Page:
CNS Canada — The Baltic Dry Index has seen some strength over the past two months, rising to its highest levels in nearly three years.
The BDI settled Monday at 1,355 points, having gained roughly 500 points over the past two months. The index was last this high in November 2014.
The BDI is compiled daily by the London-based Baltic Exchange and provides an assessment of the price of moving major raw materials by sea, including grain.
Solid Chinese demand for coal and iron ore accounted for most of the strength in the shipping sector in general, with gains in the largest capesize class of vessels accounting for nearly all of the recent advances in the BDI, according to a report from Bimco (the Baltic and International Maritime Council).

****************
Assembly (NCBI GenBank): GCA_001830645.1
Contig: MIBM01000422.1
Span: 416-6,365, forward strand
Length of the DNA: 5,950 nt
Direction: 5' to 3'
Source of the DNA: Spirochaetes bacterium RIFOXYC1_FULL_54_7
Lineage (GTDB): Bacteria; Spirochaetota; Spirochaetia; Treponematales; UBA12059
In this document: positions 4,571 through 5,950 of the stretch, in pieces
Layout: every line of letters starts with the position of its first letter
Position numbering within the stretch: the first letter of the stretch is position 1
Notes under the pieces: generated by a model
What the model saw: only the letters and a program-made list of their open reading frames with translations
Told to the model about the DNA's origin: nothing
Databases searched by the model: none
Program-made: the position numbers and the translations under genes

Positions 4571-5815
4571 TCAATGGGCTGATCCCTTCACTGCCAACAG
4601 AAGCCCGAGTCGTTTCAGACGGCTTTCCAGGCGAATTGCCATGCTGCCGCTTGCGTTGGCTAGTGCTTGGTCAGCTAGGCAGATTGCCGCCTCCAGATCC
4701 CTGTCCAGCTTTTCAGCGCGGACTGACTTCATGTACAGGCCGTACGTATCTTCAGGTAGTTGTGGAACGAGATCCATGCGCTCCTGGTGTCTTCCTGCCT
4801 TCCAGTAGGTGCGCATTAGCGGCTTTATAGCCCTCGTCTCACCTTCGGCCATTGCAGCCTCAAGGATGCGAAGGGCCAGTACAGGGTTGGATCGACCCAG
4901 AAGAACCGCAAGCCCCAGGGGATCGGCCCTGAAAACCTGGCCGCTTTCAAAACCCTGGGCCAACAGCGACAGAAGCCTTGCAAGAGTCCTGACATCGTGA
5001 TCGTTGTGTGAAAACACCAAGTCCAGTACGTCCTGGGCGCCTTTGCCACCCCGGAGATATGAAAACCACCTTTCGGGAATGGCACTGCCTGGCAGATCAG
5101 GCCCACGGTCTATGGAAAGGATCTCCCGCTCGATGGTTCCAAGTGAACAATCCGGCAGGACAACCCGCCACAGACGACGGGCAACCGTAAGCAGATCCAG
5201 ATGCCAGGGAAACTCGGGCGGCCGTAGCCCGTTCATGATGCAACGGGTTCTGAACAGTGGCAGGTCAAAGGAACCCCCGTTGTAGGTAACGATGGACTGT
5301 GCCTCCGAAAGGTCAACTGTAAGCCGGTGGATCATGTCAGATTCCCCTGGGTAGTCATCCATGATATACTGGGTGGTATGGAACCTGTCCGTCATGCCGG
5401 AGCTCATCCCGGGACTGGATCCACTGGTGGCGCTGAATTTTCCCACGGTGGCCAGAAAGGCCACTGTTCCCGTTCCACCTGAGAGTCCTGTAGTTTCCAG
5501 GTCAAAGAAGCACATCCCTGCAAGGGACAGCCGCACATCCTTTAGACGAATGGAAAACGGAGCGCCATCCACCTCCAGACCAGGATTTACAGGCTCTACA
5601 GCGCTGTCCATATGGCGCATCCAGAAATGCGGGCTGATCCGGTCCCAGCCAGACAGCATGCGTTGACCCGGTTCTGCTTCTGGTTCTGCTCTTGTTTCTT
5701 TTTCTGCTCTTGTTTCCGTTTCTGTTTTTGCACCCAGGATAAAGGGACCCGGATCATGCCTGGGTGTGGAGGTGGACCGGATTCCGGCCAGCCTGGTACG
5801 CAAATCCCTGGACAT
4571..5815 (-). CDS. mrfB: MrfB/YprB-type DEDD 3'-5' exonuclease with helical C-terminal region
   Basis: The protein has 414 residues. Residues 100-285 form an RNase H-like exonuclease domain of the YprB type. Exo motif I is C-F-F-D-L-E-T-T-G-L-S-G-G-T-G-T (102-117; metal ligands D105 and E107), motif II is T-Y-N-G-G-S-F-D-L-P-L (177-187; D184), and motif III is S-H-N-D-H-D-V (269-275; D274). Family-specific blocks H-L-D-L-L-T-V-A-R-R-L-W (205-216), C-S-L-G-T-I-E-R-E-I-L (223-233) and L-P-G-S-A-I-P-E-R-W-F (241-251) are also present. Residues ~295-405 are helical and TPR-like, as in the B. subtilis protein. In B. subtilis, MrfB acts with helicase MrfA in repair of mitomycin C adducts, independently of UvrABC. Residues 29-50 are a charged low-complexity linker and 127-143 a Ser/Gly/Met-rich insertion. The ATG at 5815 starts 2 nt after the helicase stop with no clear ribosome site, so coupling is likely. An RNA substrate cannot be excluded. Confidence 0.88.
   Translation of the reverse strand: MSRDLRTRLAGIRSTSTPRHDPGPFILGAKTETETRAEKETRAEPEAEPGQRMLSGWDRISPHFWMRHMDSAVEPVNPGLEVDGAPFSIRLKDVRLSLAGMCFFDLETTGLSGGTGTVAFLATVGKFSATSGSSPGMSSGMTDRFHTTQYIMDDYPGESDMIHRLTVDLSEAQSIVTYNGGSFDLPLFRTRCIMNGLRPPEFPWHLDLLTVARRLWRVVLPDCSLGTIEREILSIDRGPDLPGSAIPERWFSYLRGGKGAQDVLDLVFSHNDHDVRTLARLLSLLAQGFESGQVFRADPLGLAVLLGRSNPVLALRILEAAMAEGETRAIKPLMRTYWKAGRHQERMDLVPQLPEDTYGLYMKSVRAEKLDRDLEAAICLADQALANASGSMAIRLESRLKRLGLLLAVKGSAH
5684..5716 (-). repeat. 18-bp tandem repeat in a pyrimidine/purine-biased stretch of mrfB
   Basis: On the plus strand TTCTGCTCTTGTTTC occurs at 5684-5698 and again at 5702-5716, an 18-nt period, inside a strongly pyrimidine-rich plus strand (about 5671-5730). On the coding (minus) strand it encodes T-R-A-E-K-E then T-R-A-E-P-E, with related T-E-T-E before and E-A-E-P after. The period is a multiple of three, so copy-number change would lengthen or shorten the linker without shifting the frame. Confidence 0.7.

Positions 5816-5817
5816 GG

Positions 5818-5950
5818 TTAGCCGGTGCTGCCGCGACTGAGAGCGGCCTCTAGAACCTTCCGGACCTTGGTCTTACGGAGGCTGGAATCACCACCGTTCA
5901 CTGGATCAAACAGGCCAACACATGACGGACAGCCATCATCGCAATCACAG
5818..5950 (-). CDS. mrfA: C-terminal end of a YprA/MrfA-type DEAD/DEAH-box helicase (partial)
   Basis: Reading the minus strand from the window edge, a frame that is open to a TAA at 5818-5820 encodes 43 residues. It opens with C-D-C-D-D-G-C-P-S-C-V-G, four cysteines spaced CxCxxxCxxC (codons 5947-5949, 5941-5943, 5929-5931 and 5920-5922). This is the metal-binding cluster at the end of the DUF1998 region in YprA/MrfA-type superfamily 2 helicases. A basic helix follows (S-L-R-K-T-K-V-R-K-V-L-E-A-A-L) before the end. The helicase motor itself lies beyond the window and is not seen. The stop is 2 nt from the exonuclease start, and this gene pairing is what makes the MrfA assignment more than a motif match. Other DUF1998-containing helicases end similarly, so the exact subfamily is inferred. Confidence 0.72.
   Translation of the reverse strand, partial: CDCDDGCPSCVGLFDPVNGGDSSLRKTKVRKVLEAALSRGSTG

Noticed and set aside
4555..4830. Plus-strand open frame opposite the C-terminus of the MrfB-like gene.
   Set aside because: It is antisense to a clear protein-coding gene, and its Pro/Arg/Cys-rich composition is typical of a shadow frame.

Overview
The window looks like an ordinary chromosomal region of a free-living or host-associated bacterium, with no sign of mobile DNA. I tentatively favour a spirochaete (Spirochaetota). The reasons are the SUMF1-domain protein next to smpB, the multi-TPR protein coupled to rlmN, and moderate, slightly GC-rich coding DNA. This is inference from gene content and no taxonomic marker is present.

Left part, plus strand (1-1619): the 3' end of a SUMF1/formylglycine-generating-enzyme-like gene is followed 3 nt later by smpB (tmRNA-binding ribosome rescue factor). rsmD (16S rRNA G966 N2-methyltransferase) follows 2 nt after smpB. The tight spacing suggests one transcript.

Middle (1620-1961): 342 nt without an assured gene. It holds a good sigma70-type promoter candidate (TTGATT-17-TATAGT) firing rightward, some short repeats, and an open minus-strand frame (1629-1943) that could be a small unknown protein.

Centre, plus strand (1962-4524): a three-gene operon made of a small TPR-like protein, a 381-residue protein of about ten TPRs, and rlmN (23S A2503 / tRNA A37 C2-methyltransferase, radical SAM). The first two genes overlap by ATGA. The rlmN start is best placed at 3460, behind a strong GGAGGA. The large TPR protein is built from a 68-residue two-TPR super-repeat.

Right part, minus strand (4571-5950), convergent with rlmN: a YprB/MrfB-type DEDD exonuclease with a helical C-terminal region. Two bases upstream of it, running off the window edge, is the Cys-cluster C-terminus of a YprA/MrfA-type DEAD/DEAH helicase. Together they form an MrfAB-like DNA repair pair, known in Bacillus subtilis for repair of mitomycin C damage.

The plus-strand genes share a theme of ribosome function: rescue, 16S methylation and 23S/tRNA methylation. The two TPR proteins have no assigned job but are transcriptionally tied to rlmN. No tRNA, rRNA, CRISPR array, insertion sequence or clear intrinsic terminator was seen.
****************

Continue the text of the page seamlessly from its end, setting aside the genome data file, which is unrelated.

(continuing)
Bimco also notes that rising demand and the resulting strength in the BDI often correlates with a reduced focus on the supply side, which could mean demolition of old vessels may see a slowdown.
The industry group expects the supply of dry weight tonnage (DWT) to increase by 2.7 per cent in 2017, as new builds offset expected demolition. However, “for the recovery to stay on track, the supply side must be handled extremely carefully as the demand growth is expected to be around 3.5 per cent.”
Rising freight rates can put Canadian grain exports at a freight disadvantage in the global marketplace, due to the country’s distance from major demand centres, such as Asia and Europe, compared to its competitors.
— Phil Franz-Warkentin writes for Commodity News Service Canada, a Winnipeg company specializing in grain and commodity market reporting.